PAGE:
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The legal mumbo-jumbo behind blogging – protect yourself and your content

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If you’re a blogger, a youtuber or any other type of online content creator, you need protection! It’s much easier to steal someone else’s work, and pass it off as your own. Than it is to work hard to create something. And, unfortunately, people will steal from anywhere. So, none of us are safe! It can also be very easy to fall into the trap of using copyright protected work. This can result in having content removed, and in serious/high value-cases, it can involve court. Don’t worry; it’s much easier to protect yourself from accidental misuse than you think. This post will be going through some easy ways you can protect yourself from both sides.

Don’t Use Other People’s Content

Ideally, you should create as much of your content as possible. But if you’re a blogger, it can be hard to source images. And if you’re a Youtuber, it is time consuming and expensive finding music you can use.

For images, Google can be your guide! If you intend to use images without making changes to them, you need permission to use them. When you perform a Google Image search, click on the “search tools” option. Select the tab that says “Labeled for Reuse,” and you’ll see all of the images you’re allowed to use. Be careful, though. Check the image’s website for any accreditation requirements in place that you need to follow. If you plan on editing the image, you have much more freedom. But always check that you have permission, anyway.

For music, it’s almost never alright to use popular songs. You need to look into “royalty free music.” Some websites make you pay for their music, but some give it to you for free. Almost all of them will ask for credit in the post or description.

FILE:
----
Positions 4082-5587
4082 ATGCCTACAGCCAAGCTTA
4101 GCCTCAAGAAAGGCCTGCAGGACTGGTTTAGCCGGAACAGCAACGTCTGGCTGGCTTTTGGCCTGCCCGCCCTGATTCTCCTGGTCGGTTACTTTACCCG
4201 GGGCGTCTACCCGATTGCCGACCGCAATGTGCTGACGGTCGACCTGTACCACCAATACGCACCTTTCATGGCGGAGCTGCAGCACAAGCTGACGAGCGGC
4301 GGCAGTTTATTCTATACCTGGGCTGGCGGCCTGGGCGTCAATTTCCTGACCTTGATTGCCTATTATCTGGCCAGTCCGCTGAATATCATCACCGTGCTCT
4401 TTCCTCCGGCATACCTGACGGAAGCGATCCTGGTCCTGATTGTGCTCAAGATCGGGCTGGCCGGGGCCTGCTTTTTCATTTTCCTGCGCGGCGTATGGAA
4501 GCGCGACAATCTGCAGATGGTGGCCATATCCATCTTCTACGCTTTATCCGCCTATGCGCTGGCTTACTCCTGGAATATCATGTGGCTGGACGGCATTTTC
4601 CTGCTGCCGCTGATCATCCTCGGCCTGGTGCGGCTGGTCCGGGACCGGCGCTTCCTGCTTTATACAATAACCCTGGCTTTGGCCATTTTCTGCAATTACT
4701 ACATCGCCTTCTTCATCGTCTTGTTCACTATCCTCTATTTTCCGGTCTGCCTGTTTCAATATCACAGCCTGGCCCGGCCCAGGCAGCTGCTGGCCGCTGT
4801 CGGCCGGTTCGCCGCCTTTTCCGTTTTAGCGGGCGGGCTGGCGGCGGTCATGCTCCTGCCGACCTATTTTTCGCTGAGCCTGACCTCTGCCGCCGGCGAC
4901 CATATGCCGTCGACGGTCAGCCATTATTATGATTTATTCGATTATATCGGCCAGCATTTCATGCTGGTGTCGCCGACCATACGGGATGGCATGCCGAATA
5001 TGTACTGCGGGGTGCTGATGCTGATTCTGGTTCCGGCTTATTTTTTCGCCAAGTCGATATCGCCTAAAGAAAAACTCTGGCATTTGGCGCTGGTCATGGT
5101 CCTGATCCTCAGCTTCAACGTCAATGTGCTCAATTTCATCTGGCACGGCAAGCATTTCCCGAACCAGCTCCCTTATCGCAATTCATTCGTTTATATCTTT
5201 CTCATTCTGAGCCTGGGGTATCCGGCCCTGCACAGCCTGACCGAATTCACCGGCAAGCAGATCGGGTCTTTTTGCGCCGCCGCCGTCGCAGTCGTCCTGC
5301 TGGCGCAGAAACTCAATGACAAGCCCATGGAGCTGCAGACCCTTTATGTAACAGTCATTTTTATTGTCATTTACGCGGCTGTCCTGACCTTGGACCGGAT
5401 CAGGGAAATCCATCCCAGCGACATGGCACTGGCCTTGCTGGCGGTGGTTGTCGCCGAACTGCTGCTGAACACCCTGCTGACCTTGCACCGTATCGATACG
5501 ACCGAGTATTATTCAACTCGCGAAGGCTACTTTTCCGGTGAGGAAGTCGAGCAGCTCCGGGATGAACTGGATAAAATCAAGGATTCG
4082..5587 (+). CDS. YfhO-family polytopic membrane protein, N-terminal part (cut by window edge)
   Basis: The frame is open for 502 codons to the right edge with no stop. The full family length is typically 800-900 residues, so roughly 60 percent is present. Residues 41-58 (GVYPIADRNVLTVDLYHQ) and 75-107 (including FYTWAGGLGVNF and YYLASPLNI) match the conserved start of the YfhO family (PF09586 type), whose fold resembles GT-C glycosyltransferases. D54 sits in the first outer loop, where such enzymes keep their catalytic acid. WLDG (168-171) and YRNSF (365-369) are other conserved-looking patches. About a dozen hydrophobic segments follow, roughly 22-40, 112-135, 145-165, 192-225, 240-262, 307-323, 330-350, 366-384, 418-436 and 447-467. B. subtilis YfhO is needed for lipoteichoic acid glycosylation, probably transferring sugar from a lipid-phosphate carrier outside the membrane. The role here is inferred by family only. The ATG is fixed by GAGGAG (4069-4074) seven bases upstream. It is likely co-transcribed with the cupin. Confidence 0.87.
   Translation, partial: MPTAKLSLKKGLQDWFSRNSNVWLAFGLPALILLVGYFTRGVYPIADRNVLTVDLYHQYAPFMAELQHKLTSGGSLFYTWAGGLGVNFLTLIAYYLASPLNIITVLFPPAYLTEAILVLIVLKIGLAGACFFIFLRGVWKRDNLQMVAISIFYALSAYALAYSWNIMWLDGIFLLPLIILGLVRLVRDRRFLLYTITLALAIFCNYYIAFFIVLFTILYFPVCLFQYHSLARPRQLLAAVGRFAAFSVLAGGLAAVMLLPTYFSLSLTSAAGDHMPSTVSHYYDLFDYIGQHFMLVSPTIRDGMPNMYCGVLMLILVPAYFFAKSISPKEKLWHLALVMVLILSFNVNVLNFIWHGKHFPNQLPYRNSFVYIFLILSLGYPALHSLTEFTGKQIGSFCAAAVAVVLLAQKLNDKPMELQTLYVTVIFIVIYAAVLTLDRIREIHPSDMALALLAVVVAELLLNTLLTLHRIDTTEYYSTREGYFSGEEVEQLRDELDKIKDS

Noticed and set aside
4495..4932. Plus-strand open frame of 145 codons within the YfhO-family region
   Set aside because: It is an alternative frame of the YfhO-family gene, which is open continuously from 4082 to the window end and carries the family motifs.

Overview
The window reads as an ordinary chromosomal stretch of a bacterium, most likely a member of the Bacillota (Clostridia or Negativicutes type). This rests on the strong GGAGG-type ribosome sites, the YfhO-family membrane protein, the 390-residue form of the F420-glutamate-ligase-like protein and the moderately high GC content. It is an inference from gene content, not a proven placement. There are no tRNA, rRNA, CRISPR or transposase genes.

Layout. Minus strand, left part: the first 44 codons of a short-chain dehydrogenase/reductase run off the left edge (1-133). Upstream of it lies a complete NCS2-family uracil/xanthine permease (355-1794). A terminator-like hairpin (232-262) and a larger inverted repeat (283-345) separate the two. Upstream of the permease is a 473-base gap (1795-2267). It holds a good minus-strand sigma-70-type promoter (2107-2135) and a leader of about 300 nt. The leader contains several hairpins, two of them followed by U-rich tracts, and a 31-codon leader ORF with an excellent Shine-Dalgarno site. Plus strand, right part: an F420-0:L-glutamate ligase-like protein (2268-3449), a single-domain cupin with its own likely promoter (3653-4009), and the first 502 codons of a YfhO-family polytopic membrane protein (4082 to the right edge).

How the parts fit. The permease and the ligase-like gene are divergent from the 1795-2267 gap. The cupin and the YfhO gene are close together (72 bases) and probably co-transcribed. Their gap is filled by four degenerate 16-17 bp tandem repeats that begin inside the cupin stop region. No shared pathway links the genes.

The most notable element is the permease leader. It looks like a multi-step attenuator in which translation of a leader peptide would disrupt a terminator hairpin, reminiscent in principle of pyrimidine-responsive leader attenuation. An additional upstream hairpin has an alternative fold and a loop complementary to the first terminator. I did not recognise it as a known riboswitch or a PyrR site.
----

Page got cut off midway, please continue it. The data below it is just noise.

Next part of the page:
Even if you don’t have to, it is a good idea to give people credit. They’re helping you; so you should help them.

The legal mumbo-jumbo behind blogging - protect yourself and your content

Protect Your Content

But what happens if you see your video or blog post, on somebody else’s account? First, you should try and contact the content thief, to ask them to take it down. This sometimes works, as people don’t realize that they’re stealing. If this doesn’t work, you might need some help. You can use what is known as a “dmca takedown service,“ who will work to force the content to be taken down. Due to the high number of cases like this, companies have become very experienced. Which means that they can guarantee a win, if they take on your case.

You should also work on protecting your work before it gets stolen. For websites, all you need is a footnote that informs the user that everything is covered by copyright law. But, for videos or other content, you should include a warning in the descriptions that the content is not for reuse. This will deter potential thieves, and give you more of a claim to the content if you do have to fight for it.

This should give you a great basis to start working on locking-down your content. Do some research, and what out what the law states in your area. Copyright law is similar throughout most of the world but can differ very slightly.

The legal mumbo-jumbo behind blogging - protect yourself and your content

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